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The game changer: Esports scholarships offer thrills and skills for NIU students

Image by 11333328 from Pixabay

Colleges around the country are leveling up their Esports programs. That includes Northern Illinois University.

Video games like Overwatch could pay for your child’s college education.

Colleges across the country are awarding thousands of dollars in Esports scholarships and recruiting students to play in their programs.

According to the National Education Association, scholarships by U.S. colleges climbed to over $27 million dollars in the past few years.

Harrisburg University in Pennsylvania, offers full-ride scholarships, including housing, for their varsity Esports players.

Conner Vagle is the director of Esports for Northern Illinois University in DeKalb, Illinois. Vagle has watched Esports at NIU grow from a casual club to a competitive gaming program with real opportunities for players.

“We've been able to see the growth of that to where now we're in a 6,000 square foot facility with 50 Plus PCs with eight console stations, three high end VR headsets," Vagle said, "and we work together with the College of Education to have an Esports industries professions minor in the sports management program."

Brandon “Allegro” Diehl is a Damage player for NIU’s varsity Overwatch team. Diehl says his parents were hesitant for him to join the team, at first.

“They're first reaction was, 'are you sure you have time for that?'" Diehl said. "Then they found out we were getting scholarships the year after I joined, and they were like, 'Oh, well, now you probably should do that.'"

Vagle says the growth of college Esports programs has helped shift some parents’ negative attitudes about video games.

“Our favorite anecdotes about it is, we used to have some of the students come up to us at Week of Welcome or orientation days, and the parents would kind of drag them away and be like, 'Oh, no, no, no. We don't want you to sit in there playing video games and everything,'" Vagle said. ”Whereas now, we see that it's kind of the parents pulling the students a little bit towards our booth and being like, 'Hey, see, this is an actual thing you can do.'”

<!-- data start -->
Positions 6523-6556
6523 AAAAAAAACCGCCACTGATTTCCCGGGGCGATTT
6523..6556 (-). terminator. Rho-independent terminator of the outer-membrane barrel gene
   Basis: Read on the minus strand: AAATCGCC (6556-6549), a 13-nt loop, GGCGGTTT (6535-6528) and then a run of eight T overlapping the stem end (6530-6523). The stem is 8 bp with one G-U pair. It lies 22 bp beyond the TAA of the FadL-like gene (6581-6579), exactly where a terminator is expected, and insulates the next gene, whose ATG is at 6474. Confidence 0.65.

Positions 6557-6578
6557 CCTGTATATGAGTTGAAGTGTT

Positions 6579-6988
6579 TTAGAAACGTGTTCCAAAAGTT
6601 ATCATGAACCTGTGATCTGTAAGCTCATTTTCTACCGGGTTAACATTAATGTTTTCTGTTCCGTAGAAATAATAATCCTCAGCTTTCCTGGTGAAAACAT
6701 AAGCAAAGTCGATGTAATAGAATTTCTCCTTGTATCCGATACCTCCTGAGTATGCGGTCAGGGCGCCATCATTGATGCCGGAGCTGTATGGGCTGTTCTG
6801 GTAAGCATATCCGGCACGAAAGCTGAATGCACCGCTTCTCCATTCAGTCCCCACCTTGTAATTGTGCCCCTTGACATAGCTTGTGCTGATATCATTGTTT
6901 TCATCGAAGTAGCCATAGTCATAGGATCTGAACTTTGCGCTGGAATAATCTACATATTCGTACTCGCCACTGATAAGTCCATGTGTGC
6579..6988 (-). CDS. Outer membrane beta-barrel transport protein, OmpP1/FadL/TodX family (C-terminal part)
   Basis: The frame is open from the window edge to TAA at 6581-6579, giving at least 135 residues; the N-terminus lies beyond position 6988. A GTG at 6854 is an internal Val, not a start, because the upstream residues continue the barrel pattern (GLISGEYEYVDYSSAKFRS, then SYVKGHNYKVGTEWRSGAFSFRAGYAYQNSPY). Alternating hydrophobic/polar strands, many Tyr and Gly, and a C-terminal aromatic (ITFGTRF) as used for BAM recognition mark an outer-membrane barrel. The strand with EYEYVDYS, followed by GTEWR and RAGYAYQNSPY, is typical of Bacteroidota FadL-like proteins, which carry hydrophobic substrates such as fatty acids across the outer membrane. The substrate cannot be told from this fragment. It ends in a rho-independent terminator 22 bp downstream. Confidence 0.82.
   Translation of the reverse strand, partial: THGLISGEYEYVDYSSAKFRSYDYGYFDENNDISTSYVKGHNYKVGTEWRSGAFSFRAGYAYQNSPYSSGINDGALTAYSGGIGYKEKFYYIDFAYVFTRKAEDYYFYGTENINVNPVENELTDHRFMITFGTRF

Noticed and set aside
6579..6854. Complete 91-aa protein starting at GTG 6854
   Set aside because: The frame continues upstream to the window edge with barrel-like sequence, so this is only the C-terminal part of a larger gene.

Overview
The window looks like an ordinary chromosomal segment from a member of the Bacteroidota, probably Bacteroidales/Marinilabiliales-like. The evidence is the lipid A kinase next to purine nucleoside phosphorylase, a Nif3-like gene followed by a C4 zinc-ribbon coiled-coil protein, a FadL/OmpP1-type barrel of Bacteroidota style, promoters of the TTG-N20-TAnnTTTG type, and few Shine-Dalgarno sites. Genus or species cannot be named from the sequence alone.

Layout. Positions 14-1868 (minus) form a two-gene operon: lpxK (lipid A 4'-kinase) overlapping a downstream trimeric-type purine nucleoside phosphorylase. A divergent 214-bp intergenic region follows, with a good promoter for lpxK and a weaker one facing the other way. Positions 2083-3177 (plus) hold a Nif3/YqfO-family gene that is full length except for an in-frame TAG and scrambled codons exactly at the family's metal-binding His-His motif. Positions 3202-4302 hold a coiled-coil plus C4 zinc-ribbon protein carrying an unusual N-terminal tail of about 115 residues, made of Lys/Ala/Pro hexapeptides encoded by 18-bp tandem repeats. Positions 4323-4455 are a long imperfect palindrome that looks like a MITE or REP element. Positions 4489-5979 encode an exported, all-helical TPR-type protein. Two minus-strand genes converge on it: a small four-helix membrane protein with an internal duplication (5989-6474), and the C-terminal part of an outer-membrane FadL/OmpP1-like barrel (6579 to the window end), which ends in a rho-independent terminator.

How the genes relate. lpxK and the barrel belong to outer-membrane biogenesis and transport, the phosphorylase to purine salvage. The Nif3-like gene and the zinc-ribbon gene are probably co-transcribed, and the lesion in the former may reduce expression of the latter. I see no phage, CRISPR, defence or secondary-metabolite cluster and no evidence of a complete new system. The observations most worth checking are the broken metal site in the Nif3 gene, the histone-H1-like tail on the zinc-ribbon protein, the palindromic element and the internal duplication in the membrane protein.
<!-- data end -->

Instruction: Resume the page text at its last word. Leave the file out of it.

Parents have good reason to explore these scholarships and the other opportunities Esports could bring their children.

The increased exposure from playing on the university’s team means players could also receive endorsement deals, profit from their likeness or creative content, and even get scouted by professional Esports teams.

Statista reports that the top four professional players for League of Legends made over $900,000 each this year. In 2021 the League of Legends World Championship in Iceland saw 22 teams from 11 regions competing for $2.2 million in prizes and had over four million online viewers.

Along with League of Legends, NIU also competes in Rocket League, Valorant, and Overwatch.

“Our varsity program," Vagle said, "is about 30 students across those four game titles."

Just like traditional sports, players are required to attend practice and maintain a minimum GPA in their classes to stay on the squad and qualify for team-specific scholarships.

“The discipline aspect is very similar to 'normal' sports," said Vagle, "and I don't think people really give Esports gamers the credit that they deserve as far as putting in the work goes. It's not like we're sitting in mom's basement all day and playing video games, there's more to it than that."

Spots on NIU’s team are filled by a mix of tryouts and recruitment. However, Vagle has noticed a shift by many universities.

“At many campuses," Vagle said, "as the move to scholarships has come, there's more of an emphasis on recruiting, and I think that may be the direction that the industry is heading over the next few years.”

For Diehl, the benefits of competitive gaming go beyond financial gains.

“It’s not just the aspect of being better at the profession itself," Diehl said, "but the socialization aspect gets you really far in a lot of places, and especially in sports and Esports, you have to know the right people and you have to be friendly or else no one's gonna wanna work with you.”

Brandon Clark is a reporter at WNIJ.